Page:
My personal photographic journey links my identity to the impacts that the Iranian Revolution and protests, both present and past, have had on my family and the Iranian diaspora. My grandfather himself was imprisoned in the 1960s for his role in protesting against a CIA-backed coup, which deposed the elected prime minister and brought the Shah of Iran back to power. He was lucky to survive; thousands of students who were arrested simply disappeared, including his best friend. Families were torn between possibly losing a family member or leaving home. My grandfather and father chose the latter, thereby joining the Iranian diaspora.
Today in Iran, it is estimated that more than 18,000 people have been arrested for protesting against the abuses of the current regime, particularly as it pertains to the rights of women. More than 500 protestors have been killed. Through making pictures, attending present day protests, and connecting with those in the diaspora supporting the current revolution, I am reconnecting to my Iranian heritage, realizing the loss of my connection to these roots because of the revolution 44 years ago, and supporting the revolution today through my photography and reflections on this personal journey.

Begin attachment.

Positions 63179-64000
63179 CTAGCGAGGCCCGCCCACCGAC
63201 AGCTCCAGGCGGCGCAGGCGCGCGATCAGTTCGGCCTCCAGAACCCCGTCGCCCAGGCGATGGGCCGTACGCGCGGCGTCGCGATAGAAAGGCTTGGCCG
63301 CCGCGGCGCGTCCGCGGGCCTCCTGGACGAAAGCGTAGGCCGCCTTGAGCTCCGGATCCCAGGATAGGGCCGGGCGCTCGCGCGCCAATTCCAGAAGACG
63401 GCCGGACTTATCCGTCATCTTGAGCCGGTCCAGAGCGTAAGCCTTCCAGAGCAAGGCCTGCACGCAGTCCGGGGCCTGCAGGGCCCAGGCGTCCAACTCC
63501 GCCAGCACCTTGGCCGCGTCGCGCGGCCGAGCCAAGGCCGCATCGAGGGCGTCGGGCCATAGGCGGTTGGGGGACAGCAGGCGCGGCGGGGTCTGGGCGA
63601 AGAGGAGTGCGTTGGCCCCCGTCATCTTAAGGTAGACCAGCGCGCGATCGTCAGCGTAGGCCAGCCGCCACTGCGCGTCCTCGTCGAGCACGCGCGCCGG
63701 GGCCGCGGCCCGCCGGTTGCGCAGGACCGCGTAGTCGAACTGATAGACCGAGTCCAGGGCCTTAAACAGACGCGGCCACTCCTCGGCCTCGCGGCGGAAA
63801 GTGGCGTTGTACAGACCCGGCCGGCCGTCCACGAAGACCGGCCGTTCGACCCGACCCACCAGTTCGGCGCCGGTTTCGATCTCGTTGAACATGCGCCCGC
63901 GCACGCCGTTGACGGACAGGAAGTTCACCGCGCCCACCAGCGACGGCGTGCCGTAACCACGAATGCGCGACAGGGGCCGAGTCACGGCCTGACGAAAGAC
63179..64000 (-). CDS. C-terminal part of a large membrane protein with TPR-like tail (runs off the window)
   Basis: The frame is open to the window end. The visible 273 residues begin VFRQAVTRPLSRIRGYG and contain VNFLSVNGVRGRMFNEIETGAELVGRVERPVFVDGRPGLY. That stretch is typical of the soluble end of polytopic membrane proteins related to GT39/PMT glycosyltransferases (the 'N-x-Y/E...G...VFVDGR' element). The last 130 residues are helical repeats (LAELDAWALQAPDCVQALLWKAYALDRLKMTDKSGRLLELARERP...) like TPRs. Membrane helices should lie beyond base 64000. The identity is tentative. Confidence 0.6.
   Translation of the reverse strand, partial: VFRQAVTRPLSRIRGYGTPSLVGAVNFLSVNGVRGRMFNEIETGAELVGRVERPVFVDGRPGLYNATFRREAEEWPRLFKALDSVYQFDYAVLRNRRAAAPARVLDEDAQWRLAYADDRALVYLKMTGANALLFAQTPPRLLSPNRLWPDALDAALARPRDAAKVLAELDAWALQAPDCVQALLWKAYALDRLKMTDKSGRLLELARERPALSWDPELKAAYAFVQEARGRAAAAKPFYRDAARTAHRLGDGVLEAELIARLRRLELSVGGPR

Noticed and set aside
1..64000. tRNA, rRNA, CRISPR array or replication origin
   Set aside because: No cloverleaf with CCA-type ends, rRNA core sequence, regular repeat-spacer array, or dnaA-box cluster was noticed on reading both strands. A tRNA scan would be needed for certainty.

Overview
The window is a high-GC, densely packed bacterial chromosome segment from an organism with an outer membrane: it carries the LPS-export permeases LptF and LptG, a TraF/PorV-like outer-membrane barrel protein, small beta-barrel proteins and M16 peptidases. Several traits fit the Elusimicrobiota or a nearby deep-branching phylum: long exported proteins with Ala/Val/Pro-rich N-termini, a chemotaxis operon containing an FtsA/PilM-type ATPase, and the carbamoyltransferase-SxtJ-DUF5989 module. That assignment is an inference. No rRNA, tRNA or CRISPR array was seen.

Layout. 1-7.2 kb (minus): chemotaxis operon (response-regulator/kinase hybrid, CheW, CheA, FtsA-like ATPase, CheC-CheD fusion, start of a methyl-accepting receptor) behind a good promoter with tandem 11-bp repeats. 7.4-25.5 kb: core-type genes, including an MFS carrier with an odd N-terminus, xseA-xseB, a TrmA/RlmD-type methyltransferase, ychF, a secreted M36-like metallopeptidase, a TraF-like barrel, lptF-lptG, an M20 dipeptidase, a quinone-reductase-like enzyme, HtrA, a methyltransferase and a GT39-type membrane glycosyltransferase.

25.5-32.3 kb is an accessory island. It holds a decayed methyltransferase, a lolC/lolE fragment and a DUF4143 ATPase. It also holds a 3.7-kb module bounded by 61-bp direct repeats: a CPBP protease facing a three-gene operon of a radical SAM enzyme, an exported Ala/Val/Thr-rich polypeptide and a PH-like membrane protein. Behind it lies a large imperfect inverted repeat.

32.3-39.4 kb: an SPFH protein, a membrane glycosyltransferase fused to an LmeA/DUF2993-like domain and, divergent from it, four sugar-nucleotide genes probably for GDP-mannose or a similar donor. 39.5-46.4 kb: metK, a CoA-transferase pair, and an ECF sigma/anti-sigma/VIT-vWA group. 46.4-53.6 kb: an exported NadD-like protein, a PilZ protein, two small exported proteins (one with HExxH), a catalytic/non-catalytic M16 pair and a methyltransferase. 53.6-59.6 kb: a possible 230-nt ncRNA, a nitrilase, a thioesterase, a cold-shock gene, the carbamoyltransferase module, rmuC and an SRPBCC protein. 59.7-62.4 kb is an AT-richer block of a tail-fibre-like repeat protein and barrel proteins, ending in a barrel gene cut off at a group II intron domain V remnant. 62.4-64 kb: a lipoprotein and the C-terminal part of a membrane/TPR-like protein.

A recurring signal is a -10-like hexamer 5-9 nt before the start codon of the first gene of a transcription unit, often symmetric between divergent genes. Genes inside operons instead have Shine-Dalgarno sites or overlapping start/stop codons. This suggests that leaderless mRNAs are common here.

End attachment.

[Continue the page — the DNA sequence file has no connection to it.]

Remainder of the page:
Max Haeri is a 16-year-old photographer based in Brooklyn who works in a number of genres including photojournalism and documentary, street, and conceptual photography, to tell the stories of global issues. He has documented themes such as women's rights, veganism, and environmentalism. Max dreams of working in international relations while documenting his experiences working in the field. During the COVID-19 pandemic, Max began taking photos of nature on his dad’s phone to better understand his tumultuous reality, falling in love with the art form.